They're unmistakeable. Two young men in suits carrying what looks like a Bible. You can spot them blocks away. Mormon missionaries. I was walking home the other day and found myself walking toward two Mormon missionaries. I prepared mentally what I would say if they asked to stop and speak with me, but I didn't need to. The two young men passed right by me and made a beeline for the older gentleman shuffling behind me.

"I know you guys are Mormon and I don't want to talk to you," he shouted.

I looked back and saw the two young men struggle to react.

Rejection. It's the part of failure we don't talk about. Even though it's likely at the core of why we fear failure. We don't want to be rejected by our peers. It's social, it's primal, it's human.

Whatever you think of Mormons or missionaries, you have to respect the amount of rejection they endure. It made me think of the story Sara Blakely, the founder of Spanx and a self-made billionaire, tells. She spent her early career selling fax machines door-to-door. She encountered a lot of rejection and credits that experience for her Spanx success.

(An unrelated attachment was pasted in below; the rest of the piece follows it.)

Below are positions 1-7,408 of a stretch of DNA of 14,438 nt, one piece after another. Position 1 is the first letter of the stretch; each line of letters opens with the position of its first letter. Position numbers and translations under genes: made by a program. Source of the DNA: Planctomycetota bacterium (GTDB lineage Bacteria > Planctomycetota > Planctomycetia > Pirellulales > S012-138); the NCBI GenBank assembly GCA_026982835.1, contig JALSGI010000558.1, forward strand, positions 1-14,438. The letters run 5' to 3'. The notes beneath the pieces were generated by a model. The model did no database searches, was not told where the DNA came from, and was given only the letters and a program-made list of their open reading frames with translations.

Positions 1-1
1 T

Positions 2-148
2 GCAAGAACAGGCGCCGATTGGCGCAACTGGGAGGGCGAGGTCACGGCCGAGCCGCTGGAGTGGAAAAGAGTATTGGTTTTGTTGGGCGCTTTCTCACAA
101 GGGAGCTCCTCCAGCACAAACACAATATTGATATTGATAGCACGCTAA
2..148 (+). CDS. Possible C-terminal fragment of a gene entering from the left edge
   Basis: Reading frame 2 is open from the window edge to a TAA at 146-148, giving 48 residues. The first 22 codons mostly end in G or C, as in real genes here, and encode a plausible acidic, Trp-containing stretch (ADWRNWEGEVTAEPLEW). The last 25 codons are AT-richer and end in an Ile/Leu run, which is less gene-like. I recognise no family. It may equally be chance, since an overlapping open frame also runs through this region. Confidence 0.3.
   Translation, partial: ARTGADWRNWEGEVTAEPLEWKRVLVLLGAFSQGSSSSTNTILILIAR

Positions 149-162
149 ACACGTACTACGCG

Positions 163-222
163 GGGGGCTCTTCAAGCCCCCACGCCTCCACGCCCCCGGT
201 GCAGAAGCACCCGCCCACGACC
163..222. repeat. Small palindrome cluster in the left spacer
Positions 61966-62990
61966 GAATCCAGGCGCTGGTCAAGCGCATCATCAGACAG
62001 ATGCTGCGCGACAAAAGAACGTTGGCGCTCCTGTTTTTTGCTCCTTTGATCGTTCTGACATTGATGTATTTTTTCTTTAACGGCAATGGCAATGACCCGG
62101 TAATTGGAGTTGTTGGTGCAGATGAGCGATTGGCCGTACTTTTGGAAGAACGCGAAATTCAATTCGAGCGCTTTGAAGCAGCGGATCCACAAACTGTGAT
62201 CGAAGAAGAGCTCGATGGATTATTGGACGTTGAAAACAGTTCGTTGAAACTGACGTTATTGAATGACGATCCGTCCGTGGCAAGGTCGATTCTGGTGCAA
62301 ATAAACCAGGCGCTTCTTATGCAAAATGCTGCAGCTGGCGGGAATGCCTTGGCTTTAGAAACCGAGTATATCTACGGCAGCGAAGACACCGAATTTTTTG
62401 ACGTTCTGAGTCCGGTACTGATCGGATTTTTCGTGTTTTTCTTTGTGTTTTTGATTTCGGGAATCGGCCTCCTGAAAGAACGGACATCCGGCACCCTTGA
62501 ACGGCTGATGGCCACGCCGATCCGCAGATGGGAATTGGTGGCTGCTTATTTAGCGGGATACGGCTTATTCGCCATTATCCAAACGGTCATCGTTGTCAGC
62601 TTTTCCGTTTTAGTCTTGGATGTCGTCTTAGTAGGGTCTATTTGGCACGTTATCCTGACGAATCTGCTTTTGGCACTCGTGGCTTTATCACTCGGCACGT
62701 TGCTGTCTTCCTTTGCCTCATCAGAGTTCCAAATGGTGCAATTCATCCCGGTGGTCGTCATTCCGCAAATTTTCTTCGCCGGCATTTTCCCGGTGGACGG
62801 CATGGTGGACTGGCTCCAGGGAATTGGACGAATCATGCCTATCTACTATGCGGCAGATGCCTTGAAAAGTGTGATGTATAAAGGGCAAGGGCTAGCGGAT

I definitely think there is something to it. When you are rejected in some way, you are forced to look at your situation with different eyes. When you are rejected over and over again, you end up spending time outside the herd, as part of the unpopular, the misunderstood. Outside of the commonplace can be scary and lonely, but it's also incredibly freeing. And really, only the free can innovate.

So are you getting negged on a regular basis? If not, you might not be taking enough chances. So how do you go out and experience rejection that's helpful? Here are my suggestions.

1. Volunteer with kids - they usually have no time for you and getting them to hear you requires getting real

2. Go on a mission of your own - try to develop a cause, start a company, get a book published - use the rejection to hone your message or idea

3. Try and raise money for a company, cause or university. Asking someone for money is one of the more difficult things to do and the resulting rejection teaches you that most things are not personal. And when it's not personal putting yourself out there doesn't threaten your ego quite so much.

How else are you taking chances?